RENO, Nev. (KOLO) - Museums help keep history alive and the Museum of Natural History at the University of Nevada, Reno is no different.
Some collections date back as far as 1850.
Santiago Villamarin is the collection manager at the museum, responsible for organizing and repairing the insects.
"They have to be stored away from oxygen and into these cabinets," said Villamarin. "So they will be preserved for hundreds of years."
Villamarin said these specimens tell a unique story.
"For instance what has happened to the butterflies that were here in Nevada from the 1900's? You can tell a lot from the collection and what happened to those butterflies," added Villamarin.
Carefully tucked away are files of native plants in rows of cabinets.
Specializing in floristics, plant curator Jerry Tiehm documents the unique habitats in our region.
"There are 3,600 plants that occur in Nevada to show you how diverse it is. If you think about Nevada, you've got the high Sierra right behind us here and you go all the way to the Colorado river where the elevation is 400 feet," explained Tiehm. "So it is quite diverse."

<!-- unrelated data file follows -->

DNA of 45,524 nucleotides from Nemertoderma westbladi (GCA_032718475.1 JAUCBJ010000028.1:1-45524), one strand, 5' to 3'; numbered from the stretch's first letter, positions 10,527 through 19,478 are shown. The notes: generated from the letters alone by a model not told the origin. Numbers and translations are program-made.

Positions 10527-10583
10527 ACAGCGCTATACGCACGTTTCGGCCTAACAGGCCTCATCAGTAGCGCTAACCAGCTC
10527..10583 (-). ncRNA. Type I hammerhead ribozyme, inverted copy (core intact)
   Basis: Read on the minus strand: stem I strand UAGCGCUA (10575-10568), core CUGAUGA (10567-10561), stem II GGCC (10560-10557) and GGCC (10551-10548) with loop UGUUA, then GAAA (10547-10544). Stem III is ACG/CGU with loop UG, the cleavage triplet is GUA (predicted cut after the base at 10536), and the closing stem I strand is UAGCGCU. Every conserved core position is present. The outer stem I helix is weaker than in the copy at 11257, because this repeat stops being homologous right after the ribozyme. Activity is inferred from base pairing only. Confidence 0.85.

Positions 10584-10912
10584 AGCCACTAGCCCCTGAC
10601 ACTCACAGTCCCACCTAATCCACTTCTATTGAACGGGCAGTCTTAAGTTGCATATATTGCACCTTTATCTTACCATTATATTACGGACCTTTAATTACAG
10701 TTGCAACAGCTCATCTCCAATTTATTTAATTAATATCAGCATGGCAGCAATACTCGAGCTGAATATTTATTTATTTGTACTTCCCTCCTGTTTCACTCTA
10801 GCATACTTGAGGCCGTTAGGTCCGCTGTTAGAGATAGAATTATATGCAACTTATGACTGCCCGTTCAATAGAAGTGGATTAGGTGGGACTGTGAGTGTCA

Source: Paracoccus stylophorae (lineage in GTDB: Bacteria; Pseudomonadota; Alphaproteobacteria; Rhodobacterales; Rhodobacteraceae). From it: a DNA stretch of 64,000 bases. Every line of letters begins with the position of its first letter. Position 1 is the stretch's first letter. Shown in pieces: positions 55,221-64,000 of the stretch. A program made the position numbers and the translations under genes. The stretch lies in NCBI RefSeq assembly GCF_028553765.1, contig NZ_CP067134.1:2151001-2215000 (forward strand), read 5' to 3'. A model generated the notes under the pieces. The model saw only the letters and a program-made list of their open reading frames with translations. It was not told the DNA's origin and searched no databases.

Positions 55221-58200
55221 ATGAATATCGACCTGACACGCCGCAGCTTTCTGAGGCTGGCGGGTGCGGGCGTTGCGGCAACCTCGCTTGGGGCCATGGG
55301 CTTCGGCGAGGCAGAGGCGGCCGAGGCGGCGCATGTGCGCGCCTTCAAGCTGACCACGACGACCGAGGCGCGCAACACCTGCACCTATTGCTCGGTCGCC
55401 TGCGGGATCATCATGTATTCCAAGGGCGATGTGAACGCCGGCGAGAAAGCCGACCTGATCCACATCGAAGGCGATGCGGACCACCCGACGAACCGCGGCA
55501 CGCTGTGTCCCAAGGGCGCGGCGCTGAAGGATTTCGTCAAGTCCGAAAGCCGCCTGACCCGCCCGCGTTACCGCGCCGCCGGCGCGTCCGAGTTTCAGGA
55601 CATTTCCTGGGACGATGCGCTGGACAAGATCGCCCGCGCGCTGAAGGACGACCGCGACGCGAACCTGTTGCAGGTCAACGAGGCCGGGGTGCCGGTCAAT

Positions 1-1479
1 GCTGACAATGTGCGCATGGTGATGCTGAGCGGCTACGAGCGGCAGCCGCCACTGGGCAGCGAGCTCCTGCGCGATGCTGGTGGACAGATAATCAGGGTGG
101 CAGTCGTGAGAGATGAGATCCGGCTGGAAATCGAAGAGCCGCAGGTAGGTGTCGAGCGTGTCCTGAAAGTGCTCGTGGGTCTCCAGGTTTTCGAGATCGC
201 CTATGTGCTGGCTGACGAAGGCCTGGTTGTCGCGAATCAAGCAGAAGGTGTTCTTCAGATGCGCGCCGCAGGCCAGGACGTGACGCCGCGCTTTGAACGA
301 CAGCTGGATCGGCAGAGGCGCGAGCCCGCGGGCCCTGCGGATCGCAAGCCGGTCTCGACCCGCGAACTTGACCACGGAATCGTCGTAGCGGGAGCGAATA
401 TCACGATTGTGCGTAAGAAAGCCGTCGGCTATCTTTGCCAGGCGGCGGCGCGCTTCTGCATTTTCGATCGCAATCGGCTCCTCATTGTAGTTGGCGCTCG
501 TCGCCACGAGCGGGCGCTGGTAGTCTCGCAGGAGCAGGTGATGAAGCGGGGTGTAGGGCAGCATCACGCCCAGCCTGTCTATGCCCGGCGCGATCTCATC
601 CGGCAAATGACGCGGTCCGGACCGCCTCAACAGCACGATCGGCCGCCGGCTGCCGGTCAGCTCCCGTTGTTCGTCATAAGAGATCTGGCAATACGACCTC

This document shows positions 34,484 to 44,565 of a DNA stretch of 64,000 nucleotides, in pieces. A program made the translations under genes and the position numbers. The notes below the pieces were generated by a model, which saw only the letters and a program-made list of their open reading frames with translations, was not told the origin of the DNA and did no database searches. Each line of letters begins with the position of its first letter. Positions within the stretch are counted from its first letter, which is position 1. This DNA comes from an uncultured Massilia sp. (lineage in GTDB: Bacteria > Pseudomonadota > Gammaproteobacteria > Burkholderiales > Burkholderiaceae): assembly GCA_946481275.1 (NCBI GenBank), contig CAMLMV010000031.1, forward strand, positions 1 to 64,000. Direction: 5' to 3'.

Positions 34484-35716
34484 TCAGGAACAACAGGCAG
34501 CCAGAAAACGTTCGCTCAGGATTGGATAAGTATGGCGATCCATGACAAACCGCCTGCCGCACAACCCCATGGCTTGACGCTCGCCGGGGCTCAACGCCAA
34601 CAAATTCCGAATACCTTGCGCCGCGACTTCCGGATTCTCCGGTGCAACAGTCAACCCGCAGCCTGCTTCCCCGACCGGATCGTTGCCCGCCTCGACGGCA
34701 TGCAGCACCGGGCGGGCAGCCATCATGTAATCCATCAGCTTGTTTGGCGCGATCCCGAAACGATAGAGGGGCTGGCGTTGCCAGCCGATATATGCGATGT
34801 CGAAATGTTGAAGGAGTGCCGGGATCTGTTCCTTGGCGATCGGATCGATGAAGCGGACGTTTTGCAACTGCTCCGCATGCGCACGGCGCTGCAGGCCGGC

It's nonstop work and curators are still out there, discovering many new species of plants and insects.
"I know a couple summers ago we found 5 new plants native to Nevada in one summer," added Tiehm. "We were working in the northwestern corner where California, Nevada and Arizona come together so when you're working along the border that's where you're expected to find things."
Curators at the museum do a careful job of collecting and preserving for future research.
Co-curator Matt Forester said community outreach is just as important to keep the general public informed of their work.
"They don't realize how fragile it is, these museums take a lot of effort to keep these specimens in good shape and keep them usable," said Forester. "They've accumulated over decades and decades. If we were to lose it we can't reconstruct it. We can use it in the context of modern DNA, but it's not a substitute for one or the other."
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